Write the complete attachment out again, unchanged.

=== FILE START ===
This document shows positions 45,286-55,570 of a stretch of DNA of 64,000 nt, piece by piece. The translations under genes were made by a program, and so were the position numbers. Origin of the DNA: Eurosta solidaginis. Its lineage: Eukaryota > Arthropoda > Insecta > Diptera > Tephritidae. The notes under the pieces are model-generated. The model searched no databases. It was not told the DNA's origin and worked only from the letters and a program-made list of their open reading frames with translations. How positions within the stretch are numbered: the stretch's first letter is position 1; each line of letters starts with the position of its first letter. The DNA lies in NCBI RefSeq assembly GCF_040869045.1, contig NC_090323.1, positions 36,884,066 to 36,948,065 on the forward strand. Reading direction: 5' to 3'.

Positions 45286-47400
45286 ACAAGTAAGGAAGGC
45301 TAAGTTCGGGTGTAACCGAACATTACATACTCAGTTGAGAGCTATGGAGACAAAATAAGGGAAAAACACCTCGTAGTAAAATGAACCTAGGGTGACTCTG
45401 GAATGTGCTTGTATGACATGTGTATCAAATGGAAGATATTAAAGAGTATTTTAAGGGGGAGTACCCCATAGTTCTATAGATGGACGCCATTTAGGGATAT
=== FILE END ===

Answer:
This document shows positions 45,286-55,570 of a stretch of DNA of 64,000 nt, piece by piece. The translations under genes were made by a program, and so were the position numbers. Origin of the DNA: Eurosta solidaginis. Its lineage: Eukaryota > Arthropoda > Insecta > Diptera > Tephritidae. The notes under the pieces are model-generated. The model searched no databases. It was not told the DNA's origin and worked only from the letters and a program-made list of their open reading frames with translations. How positions within the stretch are numbered: the stretch's first letter is position 1; each line of letters starts with the position of its first letter. The DNA lies in NCBI RefSeq assembly GCF_040869045.1, contig NC_090323.1, positions 36,884,066 to 36,948,065 on the forward strand. Reading direction: 5' to 3'.

Positions 45286-47400
45286 ACAAGTAAGGAAGGC
45301 TAAGTTCGGGTGTAACCGAACATTACATACTCAGTTGAGAGCTATGGAGACAAAATAAGGGAAAAACACCTCGTAGTAAAATGAACCTAGGGTGACTCTG
45401 GAATGTGCTTGTATGACATGTGTATCAAATGGAAGATATTAAAGAGTATTTTAAGGGGGAGTACCCCATAGTTCTATAGATGGACGCCATTTAGGGATAT